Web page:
Bayes dbl 3961.45 6402.75 4116.97 7701.26 db2 6987.16 4113.64 7836.04 db3 7036.17 4120.68 7851.5 db4 6954.16 4099.43 7822.81 db5 7005.03 4069.45 7833.65 db6 7058.23 4084.97 7857.42 coifl 6958.39 4068.83 7776.29 coif2 7106.11 4070.69 7823.33 coif3 7150.14 4073.61 7830.65 dbl 5795.65 4135.73 7347.1 db2 6119.52 4200.26 7556.6 db3 6035.88 4216.78 7472.72 db4 6326.09 4151.98 7190.36 SURE db5 6523.69 4124.39 7322.09 db6 6610.59 4129.4 7359.12 coif1 6566.00 4123.82 7382.36 coif2 6827.50 4095.53 7207.1 coif3 6764.86 4075.53 7027.23 dbl 3635.12 3652.57 5539.13 db2 4628.89 3912.23 6281.65 db3 4834.81 3977.97 6258.74 db4 5374.37 3828.94 5674.91 Minimax db5 5626.58 3790.01 5815.23 db6 5521.57 3768.53 5733.14 coif1 5453.94 3728.91 5621.51 coif2 5968.79 3677.9 5507.56 coif3 5829.89 3640.69 5351.74 Maximum SNR 7150.14 4216.78 7857.42 Maximum improvement 80.49% 6.45% 98.35%

[00068]Figure 11 shows a spectrum of an arbitrary pixel from the pure Cuprite datacube, the difference between the pure spectrum, on one hand, and, on the other hand, the spectra of the same pixel before and after being denoised by the various methods. The difference spectrum of the proposed HSSNR WS is smaller than the difference spectra of the other methods, while the Besov ball projection WS is the second best, e.g. compare the difference spectra around 800 nm, 1000 nm and 1100 nm.
[00069]The proposed method may be seen as a distinct series of steps to be executed. Such a series of steps may be diagrammed as a flowchart as show in Figure 3.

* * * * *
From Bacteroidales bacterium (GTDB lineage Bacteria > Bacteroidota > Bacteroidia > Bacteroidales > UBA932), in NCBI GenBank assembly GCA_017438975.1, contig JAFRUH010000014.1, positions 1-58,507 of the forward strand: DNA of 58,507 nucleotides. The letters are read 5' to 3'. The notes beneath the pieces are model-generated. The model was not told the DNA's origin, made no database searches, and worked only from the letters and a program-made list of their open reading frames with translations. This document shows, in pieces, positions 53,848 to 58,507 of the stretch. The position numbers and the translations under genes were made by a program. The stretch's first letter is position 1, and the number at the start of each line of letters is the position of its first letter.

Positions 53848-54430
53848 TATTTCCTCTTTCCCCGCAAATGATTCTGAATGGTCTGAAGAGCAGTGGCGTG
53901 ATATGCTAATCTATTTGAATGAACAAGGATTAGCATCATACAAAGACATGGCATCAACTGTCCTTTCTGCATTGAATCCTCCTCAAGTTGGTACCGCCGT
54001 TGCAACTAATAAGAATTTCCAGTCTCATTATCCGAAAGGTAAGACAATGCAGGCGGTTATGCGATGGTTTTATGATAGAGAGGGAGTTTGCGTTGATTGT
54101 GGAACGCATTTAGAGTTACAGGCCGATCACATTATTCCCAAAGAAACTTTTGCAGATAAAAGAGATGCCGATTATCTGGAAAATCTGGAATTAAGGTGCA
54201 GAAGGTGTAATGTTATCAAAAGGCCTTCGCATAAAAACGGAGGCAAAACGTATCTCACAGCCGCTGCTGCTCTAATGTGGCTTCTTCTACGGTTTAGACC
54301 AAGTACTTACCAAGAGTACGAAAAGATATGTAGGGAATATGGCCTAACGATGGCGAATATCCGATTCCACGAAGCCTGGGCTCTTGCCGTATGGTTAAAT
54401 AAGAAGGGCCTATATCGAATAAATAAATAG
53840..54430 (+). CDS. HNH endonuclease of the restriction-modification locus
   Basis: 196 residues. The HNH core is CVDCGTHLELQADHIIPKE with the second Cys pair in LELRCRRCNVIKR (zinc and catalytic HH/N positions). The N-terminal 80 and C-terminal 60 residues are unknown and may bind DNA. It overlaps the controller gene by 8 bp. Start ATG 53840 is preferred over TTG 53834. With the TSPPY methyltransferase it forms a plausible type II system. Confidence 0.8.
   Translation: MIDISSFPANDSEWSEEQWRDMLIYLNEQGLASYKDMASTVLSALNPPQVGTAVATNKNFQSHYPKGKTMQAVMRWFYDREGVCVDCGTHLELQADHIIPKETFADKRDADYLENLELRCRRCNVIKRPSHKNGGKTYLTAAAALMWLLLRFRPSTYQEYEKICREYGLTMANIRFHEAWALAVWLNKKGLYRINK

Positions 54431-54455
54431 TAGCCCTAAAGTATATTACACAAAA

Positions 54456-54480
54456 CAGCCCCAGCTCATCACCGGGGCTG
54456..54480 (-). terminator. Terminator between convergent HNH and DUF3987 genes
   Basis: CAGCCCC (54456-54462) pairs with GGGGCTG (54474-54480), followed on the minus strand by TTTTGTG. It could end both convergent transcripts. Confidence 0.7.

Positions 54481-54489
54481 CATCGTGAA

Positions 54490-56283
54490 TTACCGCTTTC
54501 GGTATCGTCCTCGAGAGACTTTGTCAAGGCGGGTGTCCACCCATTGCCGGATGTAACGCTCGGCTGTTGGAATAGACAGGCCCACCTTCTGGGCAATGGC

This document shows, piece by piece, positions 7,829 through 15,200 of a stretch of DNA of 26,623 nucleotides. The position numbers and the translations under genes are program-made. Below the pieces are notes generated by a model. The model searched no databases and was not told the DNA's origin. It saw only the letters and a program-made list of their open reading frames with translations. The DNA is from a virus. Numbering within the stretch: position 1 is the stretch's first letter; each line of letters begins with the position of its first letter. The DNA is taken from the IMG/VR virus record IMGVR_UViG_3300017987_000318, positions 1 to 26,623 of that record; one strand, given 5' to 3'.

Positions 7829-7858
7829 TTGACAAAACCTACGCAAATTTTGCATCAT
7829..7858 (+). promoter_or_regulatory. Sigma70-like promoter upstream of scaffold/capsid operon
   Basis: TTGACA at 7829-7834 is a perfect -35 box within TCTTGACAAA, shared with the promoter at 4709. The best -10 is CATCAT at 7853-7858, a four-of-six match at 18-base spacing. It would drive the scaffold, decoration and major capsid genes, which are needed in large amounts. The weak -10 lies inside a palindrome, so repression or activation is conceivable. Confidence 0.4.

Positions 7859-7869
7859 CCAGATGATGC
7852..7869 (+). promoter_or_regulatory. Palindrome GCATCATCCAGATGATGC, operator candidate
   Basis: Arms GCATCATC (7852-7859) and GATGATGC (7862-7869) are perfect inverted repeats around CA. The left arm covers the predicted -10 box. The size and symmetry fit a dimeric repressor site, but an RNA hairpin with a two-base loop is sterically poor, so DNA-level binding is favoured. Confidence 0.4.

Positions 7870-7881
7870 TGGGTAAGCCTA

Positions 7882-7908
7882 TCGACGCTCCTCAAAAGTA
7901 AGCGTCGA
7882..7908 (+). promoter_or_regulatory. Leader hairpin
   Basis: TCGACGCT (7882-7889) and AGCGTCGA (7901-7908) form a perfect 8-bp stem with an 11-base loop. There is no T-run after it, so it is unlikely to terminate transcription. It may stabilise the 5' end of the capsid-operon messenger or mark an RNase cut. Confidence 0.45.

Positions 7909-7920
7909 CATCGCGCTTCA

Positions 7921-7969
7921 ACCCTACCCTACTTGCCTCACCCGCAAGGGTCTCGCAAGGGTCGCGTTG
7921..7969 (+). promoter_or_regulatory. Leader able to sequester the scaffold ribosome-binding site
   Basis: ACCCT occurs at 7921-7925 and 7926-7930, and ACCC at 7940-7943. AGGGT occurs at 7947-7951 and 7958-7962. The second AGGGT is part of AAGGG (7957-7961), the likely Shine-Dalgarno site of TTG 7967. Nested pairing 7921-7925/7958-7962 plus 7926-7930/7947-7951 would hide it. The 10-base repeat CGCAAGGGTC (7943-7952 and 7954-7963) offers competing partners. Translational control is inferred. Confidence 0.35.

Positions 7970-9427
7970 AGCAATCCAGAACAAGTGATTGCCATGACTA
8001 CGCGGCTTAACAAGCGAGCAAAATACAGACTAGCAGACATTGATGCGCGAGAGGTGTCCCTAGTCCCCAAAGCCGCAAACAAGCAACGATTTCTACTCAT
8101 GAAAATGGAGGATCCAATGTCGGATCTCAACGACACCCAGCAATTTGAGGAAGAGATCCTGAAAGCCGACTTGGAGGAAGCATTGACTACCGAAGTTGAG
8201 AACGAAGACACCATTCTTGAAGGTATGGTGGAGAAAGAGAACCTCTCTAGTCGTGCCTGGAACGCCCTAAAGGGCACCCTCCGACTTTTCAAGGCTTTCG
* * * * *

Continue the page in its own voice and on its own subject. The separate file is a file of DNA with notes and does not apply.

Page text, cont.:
[00070]The method begins in step 10, that of receiving the "noisy"
datacube. Step 20 then elevates the noise level in the data/signal. This can be done by transforming the hyperspectral datacube into the spectral derivative domain.

[00071]Step 30 is that of denoising the image in the spatial domain. This can be done by, in turn, computing the 2D wavelet transform for each spectral band image of the spectral derivative of the noisy datacube, estimating a threshold value for each spectral band image, performing a soft threshold WS operation, and then computing an inverse 2-D wavelet transform.

[00072]Step 40 then denoises the image in the spectral domain. This is ideally done on the spatially denoised datacube but it can be done after step 20. The denoising in the spectral domain is similar to step 30. It may be done by : computing the I D wavelet transform for the spectrum of each spatial pixel at a specific location of the datacube, estimating a threshold value for each spectrum, performing a soft threshold WS operation, and then computing an inverse 1-D wavelet transform.

[00073]After denoising, the signal is then retrieved to result in the original spatial and spectral domains by integration (step 50). However, since integration may introduce errors into the data, these errors are corrected for in step 60. Such correction may take the form of compensating the cancelled signal using low pass filters which use a moving average or a sliding/correction window.